Though not a confirmation of alien life, the results from Nasa do take us a step closer to deducing that Mars is a tad more hospitable to life than previously thought.
Bengaluru: Nasa scientists last week announced that the Curiosity rover has found evidence of mysterious methane in the Martian atmosphere as well as a 3-billion-year old organic material that could have facilitated life at some point.
Nasa said this methane was seasonal, peaking in concentration at the end of summers. The results published in the journal Science, while in no form confirmation of alien life, do take us one step closer to deducing that the planet is a tad more hospitable to life than previously thought.
The methane fixation
A prime biosignature for life, Methane, has finally been spotted with regularity on Mars after a long time.
On Earth, methane is the by-product of biological processes, including cow burps and farts. In fact, methane is one of the biggest greenhouse gases as well, thanks to the vast number of cattle we have. Methane tends to break down and disappear in the atmosphere because it isn’t stable enough to exist for long periods of time when exposed to the sun’s UV rays. In the Martian atmosphere, it breaks down in 300 years.
So when methane is found anywhere outside of our planet, it has to have a source that replenishes it. And we often hope there is a very simplistic explanation: biological processes.
Planetary scientists’ fixation on finding methane on Mars goes back to 2004, when European Space Agency’s Mars Express found traces of methane in the atmosphere. Nasa had also found traces of methane released during individual instances in 2003 and 2006.
That set the stage for nearly every vehicle that goes to Mars to detect methane. Curiosity landed in 2012 and has a full suite of instruments that can analyse the atmosphere in Mars. In fact, within a year of its landing, Nasa announced that there was no methane found, even though it detected two spikes in subsequent years.
India’s Mars Orbiter Mission (MOM) that reached Mars in 2014 is equipped with an instrument to measure trace amounts of methane as well. NASA’s Mars Atmosphere and Volatile Evolution Mission (MAVEN) orbiter that reached at the same time as MOM also has specialised instruments to find methane, as does the ESA-Roscosmos’s ExoMars Trace Gas Orbiter (TGO) (2016) and NASA’s InSight that is currently on its way to the Red Planet.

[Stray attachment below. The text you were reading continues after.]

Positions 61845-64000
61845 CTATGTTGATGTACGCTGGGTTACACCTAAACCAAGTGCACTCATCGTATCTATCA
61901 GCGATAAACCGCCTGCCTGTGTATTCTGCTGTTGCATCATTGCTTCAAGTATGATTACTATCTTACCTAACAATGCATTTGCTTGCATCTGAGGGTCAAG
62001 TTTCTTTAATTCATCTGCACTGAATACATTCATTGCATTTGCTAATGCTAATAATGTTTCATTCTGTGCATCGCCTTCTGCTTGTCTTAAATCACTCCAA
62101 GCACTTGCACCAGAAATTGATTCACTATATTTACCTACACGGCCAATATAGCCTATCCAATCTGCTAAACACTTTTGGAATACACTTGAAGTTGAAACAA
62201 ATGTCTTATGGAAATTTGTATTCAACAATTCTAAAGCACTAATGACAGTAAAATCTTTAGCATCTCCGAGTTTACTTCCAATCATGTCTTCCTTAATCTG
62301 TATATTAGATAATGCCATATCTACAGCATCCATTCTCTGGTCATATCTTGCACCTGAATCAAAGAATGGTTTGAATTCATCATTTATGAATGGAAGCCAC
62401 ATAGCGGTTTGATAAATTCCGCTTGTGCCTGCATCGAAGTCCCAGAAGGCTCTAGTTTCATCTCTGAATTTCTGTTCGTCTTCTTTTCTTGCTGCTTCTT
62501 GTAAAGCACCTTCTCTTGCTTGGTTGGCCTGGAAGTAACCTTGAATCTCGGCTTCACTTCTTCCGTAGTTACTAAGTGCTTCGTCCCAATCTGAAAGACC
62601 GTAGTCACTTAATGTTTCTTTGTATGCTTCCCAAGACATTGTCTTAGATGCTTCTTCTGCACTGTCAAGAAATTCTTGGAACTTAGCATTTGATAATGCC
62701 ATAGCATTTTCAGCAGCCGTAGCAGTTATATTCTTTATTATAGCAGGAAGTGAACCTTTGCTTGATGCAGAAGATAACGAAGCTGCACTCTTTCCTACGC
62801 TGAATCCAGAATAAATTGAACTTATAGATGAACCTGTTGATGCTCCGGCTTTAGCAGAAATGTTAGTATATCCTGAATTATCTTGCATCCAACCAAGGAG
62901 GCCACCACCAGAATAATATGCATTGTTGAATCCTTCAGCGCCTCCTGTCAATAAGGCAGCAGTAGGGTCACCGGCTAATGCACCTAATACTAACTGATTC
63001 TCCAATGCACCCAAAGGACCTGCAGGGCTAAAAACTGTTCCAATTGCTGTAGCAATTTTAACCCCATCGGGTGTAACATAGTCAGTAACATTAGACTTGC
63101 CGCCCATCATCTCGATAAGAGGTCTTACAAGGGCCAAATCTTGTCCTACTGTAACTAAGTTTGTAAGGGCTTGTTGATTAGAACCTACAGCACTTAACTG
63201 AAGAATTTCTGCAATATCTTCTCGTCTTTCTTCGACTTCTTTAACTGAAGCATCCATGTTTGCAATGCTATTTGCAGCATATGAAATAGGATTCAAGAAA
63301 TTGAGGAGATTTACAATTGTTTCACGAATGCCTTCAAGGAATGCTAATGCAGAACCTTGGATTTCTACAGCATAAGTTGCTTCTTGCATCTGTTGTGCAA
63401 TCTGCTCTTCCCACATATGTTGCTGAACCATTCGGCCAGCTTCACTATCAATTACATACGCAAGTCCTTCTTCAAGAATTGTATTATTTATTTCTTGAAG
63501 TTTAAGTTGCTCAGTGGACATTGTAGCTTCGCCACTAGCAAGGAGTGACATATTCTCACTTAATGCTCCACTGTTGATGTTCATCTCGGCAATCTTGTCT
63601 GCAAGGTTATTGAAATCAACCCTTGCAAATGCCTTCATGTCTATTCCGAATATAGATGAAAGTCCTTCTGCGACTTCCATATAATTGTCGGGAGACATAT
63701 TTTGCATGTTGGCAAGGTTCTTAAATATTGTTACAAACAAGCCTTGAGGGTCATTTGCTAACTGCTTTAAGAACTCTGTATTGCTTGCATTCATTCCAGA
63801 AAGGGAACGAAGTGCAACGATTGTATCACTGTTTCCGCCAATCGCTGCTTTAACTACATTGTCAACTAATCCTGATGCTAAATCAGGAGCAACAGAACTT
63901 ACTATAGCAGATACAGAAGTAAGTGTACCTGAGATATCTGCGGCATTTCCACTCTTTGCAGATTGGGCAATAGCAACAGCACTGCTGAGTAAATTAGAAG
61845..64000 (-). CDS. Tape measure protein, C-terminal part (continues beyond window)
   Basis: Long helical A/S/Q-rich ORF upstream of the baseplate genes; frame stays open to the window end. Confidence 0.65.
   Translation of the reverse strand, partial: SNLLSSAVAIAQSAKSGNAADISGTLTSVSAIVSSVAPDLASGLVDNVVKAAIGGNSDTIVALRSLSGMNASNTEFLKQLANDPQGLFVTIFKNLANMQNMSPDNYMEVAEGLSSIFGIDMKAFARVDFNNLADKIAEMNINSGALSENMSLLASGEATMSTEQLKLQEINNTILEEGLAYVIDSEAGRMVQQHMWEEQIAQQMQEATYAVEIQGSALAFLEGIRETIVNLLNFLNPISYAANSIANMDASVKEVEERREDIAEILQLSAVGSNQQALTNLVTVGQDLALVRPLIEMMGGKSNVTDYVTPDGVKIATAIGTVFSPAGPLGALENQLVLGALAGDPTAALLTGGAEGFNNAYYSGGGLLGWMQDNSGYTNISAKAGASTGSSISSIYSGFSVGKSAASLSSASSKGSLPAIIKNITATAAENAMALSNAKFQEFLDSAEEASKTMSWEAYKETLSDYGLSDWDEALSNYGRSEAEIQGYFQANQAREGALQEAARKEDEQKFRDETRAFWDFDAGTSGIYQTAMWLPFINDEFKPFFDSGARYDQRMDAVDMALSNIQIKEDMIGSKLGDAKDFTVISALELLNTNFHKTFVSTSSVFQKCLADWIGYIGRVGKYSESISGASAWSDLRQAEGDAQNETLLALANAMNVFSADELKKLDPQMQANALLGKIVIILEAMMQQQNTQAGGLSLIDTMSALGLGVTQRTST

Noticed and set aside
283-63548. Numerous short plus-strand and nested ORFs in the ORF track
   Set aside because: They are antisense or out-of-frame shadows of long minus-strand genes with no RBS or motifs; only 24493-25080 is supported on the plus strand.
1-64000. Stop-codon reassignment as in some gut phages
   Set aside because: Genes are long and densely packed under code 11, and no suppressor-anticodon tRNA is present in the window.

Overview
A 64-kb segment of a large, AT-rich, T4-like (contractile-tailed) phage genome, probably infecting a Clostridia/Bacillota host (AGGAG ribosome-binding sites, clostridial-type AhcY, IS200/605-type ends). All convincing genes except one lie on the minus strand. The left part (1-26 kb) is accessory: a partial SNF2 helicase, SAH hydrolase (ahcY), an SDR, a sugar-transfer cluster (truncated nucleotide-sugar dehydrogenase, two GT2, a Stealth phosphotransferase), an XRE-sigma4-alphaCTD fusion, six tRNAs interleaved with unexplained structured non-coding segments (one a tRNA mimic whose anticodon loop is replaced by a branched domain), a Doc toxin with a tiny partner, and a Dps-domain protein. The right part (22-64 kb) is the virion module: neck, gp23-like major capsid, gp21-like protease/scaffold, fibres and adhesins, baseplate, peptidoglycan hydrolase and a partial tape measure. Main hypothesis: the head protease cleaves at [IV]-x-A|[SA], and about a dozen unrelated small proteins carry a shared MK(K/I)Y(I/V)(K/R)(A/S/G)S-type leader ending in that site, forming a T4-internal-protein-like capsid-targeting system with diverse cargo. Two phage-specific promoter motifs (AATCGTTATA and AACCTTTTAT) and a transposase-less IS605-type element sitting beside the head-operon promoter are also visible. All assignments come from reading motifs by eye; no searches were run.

However, methane isn’t produced only by biological processes. The gas is also formed deep underground, and is released in volcanic processes or earthquakes. We do know that both the processes are not present on Mars today — its volcanoes are long dead and plate tectonics stopped when its core cooled down. But there are other viable geological sources of methane.
When water seeps into the crystalline structure of rock through a process curiously named serpentinization, small amounts of methane is released, metamorphosing the rock into serpentinite. But this process requires a fair amount of pressure, heat, and water. More specifically, given the conditions on Mars, it requires geological heat and water. Both of these are important conditions for life as well, and figuring out how hospitable a body is.
For methane to be detected today, it need not be produced today at all. Any ancient process, biological or geological, could have trapped methane in ice and rocks.
Nasa’s rover also found several organic compounds similar to the ones we have on earth today, indicating that even if Mars might not currently hold life, it definitely has the potential to have had in the past or will in the future.
The Curiosity rover has a drill that is capable of digging into the soil and extracting rock samples. The rover carries around with it a mini-lab with which it analyses these samples. In its current location, a dried up lake called Gale Crater, Curiosity dug into four different areas of soil, heated them to 500 degrees Celsius in its inbuilt oven, and analysed the organic molecules that came off it.
This is the first time actual earth-like organic compounds have been recorded on Martian soil. It is also the very first time changes in methane levels on Mars according to a seasonal pattern have been recorded. Past methane emissions have always been recorded by a single craft only, and now, we also have the ExoMars TGO which can back up Curiosity’s findings.
Whether it’s microbes today or in the past, or as-yet-unconfirmed geological process on a planet we long suspected was dead, whatever the outcome, these results give a giant boost to habitability and fossil exploration on Mars, and understanding Martian capability to support life.